BLM rule stirs debate over little-used conservation policy

By Scott Streater | 04/29/2024 01:43 PM EDT

The Bureau of Land Management’s hotly debated new public lands rule could result in state directors temporarily protecting certain lands from energy development and other uses.

The Black Hills area of critical environmental concern.

The Black Hills area of critical environmental concern protects a high-desert ecosystem in Christmas Valley, Oregon. Greg Shine/Bureau of Land Management/Flickr

The Bureau of Land Management’s sweeping new public lands rule highlights a little known, and rarely used, authority that allows the agency to temporarily block energy development and other uses on sensitive rangelands, potentially for years at a time.

In what could be a significant change in practice, a small section of the 178-page conservation and landscape health rule BLM finalized this month suggests it could more frequently apply this authority, which has been around for decades, to parcels that have been nominated by the public for protection as “areas of critical environmental concern,” or ACECs.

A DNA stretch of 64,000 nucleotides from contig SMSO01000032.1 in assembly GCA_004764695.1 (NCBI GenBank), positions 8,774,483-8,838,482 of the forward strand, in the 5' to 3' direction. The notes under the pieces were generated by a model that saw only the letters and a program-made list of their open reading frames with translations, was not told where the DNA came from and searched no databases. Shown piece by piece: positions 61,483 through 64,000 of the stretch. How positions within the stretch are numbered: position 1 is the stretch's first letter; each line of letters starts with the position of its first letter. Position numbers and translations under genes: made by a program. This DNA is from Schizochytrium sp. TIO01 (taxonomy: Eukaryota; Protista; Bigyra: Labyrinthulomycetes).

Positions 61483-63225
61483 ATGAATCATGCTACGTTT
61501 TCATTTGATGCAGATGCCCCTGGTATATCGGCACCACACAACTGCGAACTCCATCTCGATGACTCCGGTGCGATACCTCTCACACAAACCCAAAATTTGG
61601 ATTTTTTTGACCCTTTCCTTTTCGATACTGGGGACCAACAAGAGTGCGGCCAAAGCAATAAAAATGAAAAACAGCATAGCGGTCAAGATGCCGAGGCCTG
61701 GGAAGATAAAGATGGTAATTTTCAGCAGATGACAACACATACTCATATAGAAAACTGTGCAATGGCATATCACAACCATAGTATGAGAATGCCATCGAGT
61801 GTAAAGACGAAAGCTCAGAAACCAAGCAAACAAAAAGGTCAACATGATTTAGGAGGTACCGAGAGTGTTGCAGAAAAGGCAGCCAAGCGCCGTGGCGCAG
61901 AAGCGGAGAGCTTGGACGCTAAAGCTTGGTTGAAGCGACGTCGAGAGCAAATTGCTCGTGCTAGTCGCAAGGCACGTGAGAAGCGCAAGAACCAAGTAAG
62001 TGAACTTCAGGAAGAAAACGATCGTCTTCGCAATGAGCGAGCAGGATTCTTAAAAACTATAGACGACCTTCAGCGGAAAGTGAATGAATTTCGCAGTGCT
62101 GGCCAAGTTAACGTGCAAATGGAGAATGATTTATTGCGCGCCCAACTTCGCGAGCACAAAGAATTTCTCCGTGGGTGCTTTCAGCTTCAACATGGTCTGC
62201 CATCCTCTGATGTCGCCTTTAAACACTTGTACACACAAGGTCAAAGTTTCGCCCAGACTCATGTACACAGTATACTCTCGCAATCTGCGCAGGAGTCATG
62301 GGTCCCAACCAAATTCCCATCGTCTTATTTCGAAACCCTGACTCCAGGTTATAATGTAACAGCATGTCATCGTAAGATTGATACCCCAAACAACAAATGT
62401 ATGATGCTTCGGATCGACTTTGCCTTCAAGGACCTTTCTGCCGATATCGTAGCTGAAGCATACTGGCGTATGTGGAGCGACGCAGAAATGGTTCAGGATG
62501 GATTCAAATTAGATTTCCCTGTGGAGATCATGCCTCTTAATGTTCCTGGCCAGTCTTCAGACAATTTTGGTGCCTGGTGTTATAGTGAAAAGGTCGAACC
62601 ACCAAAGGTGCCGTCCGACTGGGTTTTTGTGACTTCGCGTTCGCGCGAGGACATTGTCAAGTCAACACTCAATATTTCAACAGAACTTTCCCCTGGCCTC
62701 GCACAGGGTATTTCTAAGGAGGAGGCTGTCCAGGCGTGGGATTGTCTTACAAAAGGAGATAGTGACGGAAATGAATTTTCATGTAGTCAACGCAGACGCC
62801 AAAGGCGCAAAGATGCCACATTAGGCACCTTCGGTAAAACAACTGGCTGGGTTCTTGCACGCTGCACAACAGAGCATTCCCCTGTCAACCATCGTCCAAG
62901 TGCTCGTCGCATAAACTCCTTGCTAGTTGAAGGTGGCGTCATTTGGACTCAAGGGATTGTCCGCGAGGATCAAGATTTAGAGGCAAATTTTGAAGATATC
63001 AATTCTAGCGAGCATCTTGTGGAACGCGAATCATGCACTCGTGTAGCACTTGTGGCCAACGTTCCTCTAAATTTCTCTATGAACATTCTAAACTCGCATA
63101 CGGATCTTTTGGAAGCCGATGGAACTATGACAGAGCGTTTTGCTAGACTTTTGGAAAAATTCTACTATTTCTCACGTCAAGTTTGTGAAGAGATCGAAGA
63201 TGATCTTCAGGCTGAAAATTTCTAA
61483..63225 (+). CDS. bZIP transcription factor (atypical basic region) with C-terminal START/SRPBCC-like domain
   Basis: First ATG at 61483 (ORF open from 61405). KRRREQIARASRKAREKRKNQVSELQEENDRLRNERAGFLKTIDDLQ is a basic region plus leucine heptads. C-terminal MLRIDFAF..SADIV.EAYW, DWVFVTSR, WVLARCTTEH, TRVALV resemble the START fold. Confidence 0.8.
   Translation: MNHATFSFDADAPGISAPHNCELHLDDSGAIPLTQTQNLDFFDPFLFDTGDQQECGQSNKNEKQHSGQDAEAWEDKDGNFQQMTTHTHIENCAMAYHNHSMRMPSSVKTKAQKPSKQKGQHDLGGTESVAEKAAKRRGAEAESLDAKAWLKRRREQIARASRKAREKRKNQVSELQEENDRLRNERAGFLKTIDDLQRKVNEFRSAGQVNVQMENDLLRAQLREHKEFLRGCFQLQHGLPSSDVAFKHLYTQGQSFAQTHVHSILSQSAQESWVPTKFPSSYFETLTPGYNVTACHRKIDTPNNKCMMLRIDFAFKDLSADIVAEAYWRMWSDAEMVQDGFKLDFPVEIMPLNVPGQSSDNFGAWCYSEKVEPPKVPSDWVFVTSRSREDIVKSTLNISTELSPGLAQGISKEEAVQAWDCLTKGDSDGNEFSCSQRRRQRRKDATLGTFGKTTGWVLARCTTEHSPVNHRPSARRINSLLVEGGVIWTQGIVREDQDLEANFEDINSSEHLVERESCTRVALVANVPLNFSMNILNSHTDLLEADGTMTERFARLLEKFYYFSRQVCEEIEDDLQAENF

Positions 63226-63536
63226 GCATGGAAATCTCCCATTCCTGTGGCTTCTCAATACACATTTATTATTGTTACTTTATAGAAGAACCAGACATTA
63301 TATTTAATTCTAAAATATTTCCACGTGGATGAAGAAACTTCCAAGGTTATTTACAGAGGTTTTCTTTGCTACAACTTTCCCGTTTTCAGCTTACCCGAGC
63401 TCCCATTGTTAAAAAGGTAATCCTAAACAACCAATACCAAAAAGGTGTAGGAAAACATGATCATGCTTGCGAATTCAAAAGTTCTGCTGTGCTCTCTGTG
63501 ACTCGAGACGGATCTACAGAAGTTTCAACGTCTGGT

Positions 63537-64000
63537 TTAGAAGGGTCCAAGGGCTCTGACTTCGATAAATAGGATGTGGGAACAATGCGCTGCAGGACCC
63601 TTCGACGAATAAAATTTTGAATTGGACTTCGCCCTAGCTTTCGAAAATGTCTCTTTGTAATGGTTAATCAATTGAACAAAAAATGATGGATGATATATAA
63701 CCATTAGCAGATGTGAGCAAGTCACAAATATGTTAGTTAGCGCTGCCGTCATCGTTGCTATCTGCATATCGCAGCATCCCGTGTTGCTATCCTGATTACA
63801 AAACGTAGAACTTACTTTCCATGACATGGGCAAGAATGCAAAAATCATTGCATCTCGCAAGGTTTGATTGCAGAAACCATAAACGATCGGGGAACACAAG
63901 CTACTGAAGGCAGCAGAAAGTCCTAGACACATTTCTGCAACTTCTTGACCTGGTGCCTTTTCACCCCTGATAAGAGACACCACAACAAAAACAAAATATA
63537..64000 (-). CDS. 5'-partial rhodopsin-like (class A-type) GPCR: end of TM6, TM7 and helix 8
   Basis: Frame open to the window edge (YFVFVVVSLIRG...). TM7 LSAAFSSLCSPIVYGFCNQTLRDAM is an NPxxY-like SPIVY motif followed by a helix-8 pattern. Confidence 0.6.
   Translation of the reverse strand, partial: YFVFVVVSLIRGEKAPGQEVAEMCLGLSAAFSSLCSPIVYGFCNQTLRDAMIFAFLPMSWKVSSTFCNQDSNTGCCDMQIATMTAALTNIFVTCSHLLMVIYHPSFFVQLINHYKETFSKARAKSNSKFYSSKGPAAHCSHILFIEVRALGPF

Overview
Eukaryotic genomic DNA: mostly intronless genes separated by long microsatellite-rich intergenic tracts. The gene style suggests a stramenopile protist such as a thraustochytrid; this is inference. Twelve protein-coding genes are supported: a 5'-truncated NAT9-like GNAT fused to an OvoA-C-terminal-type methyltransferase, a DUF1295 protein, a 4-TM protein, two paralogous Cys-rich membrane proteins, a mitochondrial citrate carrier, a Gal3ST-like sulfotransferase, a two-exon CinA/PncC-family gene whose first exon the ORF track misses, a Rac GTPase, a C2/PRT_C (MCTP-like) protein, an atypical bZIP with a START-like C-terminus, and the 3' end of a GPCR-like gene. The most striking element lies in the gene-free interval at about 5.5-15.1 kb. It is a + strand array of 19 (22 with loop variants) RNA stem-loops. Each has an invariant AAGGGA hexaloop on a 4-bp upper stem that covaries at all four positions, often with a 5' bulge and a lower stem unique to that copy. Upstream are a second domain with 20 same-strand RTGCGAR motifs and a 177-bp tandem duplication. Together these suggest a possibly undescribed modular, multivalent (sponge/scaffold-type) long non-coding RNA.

BLM state directors are authorized under federal law to implement these “temporary management” measures on nominated parcels, with few restrictions. Directors can take this step before parcels go through the lengthy land-use revision process required before the designation of an ACEC — which are managed primarily to protect their environmental, cultural, historic or scientific values, restricting activities that conflict with that priority.


The temporary management measures would be lifted once BLM makes a determination about the ACEC as part of a larger resource management plan (RMP). But some land-use plans across the West can wait decades to be revised.